July 12th, 2005

fat pony like thunder

making people nervous

There have been plenty of reports recently about the harrassment of Muslims, which is one of the reasons why I loved this story.

Also, this column makes lots of very good points (and the author has written some excellent books on Islam), but she does express an astonishingly huge lack of understanding about Ireland when she says this:
We rarely, if ever, called the IRA bombings "Catholic" terrorism because we knew enough to realise that this was not essentially a religious campaign. Indeed, like the Irish republican movement, many fundamentalist movements worldwide are simply new forms of nationalism in a highly unorthodox religious guise.

What religious guise? Seriously, what news was she reading and watching for the last 35 years? The IRA had absolutely and utterly fuck all to do with Catholicism itself; it had everything to do with Catholicism as an ethnicity, and it never pretended otherwise. It's always frustrated me when non-Irish writers refered to the situation in the north as being some sort of "religious war" - Catholics against Protestants fighting over transubstantiation or papal infallibility. Could she possibly be suggesting that the IRA was ostensibly some sort of Catholic fundamentalist group? Is anyone that fucking stupid?

ETA: I know that she's saying that neither Al Quaeda and the IRA are really religious groups. That's the point of the article, after all. My point is that, with phrases like "not essentially [italics mine] a religious campaign", and "like the Irish republican movement, many fundamentalist movements worldwide are simply new forms of nationalism in a highly unorthodox religious guise", she implies that the 'Ra presented themselves as a religious group, that there was a religious guise at all, which is nonsense.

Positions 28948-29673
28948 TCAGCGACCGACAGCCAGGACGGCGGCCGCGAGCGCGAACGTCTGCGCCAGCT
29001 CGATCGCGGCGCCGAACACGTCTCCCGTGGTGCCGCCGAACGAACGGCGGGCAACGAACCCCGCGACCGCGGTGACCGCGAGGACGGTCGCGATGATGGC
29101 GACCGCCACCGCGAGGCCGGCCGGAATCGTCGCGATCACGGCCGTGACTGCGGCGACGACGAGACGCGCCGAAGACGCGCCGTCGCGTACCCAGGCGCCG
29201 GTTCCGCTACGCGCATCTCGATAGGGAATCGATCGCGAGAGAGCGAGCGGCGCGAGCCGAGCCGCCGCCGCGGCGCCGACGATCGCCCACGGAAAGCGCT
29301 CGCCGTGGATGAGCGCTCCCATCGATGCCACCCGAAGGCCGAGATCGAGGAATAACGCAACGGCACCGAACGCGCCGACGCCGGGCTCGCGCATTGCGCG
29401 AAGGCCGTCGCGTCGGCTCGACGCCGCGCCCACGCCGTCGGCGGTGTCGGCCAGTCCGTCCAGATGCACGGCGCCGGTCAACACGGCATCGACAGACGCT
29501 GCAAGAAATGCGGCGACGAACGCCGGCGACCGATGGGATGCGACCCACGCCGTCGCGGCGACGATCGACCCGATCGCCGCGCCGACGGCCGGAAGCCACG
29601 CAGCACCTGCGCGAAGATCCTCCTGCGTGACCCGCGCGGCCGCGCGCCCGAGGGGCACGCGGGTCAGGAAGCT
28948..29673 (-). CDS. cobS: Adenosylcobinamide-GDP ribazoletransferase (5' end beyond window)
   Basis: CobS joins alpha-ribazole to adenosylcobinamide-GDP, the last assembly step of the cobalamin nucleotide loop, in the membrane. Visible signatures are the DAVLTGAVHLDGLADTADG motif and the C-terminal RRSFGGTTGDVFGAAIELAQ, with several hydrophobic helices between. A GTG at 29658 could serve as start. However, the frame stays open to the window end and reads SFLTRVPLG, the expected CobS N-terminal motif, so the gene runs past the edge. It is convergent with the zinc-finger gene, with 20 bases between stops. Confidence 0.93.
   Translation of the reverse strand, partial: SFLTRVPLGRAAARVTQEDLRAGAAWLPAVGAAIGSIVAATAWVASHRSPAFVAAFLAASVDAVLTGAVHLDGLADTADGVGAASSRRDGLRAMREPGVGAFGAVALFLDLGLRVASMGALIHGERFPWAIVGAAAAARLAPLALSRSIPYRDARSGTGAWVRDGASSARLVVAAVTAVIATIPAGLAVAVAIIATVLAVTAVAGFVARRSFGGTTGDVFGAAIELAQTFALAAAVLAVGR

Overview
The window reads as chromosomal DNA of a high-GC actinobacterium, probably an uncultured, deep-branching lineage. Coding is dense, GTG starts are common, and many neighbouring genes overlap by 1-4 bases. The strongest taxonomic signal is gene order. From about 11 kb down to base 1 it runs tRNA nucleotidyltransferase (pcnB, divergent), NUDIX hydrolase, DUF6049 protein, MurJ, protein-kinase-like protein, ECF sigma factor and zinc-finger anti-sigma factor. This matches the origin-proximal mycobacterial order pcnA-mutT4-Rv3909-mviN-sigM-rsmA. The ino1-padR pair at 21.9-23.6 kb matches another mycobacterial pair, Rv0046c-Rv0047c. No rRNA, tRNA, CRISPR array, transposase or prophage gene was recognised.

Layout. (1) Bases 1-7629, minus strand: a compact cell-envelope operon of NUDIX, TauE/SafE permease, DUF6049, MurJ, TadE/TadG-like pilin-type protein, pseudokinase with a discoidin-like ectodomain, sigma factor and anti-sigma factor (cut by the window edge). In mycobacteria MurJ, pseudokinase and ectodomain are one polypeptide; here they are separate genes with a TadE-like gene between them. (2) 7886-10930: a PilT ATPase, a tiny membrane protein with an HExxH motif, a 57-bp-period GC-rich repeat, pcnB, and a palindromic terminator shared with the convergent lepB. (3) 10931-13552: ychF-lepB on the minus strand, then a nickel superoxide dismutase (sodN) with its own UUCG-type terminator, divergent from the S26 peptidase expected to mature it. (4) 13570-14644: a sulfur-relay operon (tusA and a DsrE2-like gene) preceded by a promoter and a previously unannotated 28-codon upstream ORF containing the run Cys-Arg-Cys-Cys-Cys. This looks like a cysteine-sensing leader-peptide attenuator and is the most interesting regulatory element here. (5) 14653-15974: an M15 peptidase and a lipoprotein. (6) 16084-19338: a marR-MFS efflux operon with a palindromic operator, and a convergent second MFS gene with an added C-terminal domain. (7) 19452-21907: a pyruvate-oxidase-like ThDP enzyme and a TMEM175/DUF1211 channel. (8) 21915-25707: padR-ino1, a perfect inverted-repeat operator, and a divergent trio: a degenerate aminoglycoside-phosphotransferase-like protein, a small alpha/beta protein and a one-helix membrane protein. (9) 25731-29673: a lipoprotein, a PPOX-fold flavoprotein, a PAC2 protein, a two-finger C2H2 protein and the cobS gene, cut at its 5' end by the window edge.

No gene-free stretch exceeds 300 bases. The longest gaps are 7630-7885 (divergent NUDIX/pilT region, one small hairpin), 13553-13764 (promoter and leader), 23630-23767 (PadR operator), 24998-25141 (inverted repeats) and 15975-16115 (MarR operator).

irish politics, bertie

i wonder whereabouts in belfast she's been living for those twelve years?

There have been lots of terrorist comparisons recently - mostly between Al Quaeda and the 'Ra. Now, I grew up believing that Martin McGuinness was basically the antichrist (an opinion that has been but slightly tempered as the years went by). I still slam the door in the faces of Sinn Fein candidates when they call at election times as soon as I see the badge, usually when they're in mid-sentence. I am disgusted by the hypocrisy of a party that claims to be a left-wing one and yet feeds off pure anti-British bigotry to the extent that it honours a Nazi-collaborator purely because he was "against the Brits". And yet this piece in the Grauniad by Lionel Shriver really rubbed me up the wrong way. I agree with her outrage that SF MPs can claim the benefits of their office while not taking their seats. And I agree that people forget pretty quickly what McGuinness et al were (ALLEGEDLY!) responsible for (not my mother, I might add - she refused to talk to him at a DC function a few years ago. You go, principled Moots!). But some of the piece reads as if what happened there happened in some sort of vacuum, a world in which Bloody Sunday didn't happen, in which Catholics weren't gerrymandered out of their votes. Especially this bit:
Having their cake and decrying it too, Sinn Fein has helped to eviscerate the RUC while continuing to whinge about the awful meanies in the police.

There was never any justification for killing or hurting RUC officers - I think that goes without saying. But to write as if there wasn't a pretty serious reason why a huge chunk of the population of Northern Ireland had little trust in the RUC is just plain stupid. And, yeah, bigoted.